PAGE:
This volume contains two types of papers—a selection of contributions from the “Second International Conference in Network Analysis” held in Nizhny Novgorod on May 7–9, 2012, and papers submitted to an "open call for papers" reflecting the activities of LATNA at the Higher School for Economics.
This volume contains many new results in modeling and powerful algorithmic solutions applied to problems in
- vehicle routing
- single machine scheduling
- modern financial markets
- cell formation in group technology
- brain activities of left- and right-handers
- speeding up algorithms for the maximum clique problem
- analysis and applications of different measures in clustering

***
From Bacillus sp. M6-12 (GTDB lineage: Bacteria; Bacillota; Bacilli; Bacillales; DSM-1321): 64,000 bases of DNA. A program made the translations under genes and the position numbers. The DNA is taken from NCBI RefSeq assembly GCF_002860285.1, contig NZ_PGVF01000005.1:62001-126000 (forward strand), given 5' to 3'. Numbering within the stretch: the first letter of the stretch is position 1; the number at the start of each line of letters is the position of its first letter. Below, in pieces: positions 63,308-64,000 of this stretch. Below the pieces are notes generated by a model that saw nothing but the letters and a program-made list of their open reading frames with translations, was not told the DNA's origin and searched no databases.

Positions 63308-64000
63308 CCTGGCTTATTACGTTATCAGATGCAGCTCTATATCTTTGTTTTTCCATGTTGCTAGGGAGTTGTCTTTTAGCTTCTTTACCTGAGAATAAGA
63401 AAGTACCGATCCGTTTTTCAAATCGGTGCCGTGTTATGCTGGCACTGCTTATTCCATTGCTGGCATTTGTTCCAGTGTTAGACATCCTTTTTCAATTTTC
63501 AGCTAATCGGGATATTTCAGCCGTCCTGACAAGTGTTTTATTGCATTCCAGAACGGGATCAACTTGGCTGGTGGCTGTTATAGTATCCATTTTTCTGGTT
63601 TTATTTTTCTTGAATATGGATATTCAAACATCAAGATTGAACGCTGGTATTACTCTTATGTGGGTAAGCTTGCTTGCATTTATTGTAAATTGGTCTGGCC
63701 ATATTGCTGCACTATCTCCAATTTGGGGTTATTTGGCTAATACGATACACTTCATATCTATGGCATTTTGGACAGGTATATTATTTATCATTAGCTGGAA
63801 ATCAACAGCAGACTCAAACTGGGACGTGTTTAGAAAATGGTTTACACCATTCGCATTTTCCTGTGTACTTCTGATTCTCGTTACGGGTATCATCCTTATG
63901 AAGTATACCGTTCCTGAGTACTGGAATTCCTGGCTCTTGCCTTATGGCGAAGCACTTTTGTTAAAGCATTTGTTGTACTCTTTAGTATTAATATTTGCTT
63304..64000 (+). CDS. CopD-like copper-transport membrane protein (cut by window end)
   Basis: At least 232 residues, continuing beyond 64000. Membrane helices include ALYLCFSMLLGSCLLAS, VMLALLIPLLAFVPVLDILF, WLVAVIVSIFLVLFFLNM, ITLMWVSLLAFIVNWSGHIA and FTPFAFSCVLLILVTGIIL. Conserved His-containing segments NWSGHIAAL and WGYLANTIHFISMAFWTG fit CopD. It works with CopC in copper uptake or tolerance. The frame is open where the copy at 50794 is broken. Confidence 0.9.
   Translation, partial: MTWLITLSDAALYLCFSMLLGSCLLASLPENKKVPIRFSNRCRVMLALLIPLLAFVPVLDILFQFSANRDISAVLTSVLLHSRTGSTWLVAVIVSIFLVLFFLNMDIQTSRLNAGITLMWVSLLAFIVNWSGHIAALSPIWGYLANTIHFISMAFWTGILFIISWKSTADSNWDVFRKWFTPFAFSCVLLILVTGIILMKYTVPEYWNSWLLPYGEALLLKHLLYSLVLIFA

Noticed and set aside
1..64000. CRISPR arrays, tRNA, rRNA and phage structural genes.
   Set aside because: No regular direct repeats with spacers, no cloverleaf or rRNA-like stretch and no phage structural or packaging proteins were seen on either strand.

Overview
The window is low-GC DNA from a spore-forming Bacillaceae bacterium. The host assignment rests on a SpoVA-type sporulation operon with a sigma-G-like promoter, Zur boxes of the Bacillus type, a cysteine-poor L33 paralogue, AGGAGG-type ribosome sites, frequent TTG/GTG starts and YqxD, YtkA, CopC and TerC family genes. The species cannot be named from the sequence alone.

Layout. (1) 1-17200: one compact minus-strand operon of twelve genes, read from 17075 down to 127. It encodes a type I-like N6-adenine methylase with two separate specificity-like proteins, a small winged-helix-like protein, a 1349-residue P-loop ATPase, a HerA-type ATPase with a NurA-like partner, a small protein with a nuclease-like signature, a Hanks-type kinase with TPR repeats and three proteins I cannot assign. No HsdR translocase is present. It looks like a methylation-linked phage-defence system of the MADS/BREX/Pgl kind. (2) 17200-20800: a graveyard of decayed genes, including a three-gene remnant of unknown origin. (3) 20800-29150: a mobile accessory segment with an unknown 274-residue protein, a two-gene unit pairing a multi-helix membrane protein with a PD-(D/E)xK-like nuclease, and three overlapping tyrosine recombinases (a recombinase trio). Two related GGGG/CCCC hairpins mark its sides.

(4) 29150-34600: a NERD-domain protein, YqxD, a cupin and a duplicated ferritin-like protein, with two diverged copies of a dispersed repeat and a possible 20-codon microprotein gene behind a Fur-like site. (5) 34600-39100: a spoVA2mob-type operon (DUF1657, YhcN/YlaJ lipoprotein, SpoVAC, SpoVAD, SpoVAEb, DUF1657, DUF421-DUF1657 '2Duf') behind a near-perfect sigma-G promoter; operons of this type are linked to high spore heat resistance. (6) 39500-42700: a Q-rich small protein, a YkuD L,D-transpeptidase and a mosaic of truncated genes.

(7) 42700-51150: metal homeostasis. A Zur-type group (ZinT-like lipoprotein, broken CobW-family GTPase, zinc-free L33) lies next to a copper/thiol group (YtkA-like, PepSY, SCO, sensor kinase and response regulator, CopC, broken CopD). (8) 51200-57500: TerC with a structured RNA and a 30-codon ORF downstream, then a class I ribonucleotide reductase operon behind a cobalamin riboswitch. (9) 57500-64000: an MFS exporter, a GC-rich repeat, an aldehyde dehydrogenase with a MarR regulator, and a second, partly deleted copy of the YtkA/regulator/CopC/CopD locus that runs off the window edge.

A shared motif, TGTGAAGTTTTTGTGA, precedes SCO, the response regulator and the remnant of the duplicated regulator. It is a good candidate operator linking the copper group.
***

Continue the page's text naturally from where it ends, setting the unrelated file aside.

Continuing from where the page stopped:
The broad range of applications that can be described and analyzed by means of a network brings together researchers, practitioners, and other scientific communities from numerous fields such as Operations Research, Computer Science, Bioinformatics, Medicine, Transportation, Energy, Social Sciences, and more. The contributions not only come from different fields, but also cover a broad range of topics relevant to the theory and practice of network analysis. Researchers, students, and engineers from various disciplines will benefit from the state-of-the-art in models, algorithms, technologies, and techniques including new research directions and open questions.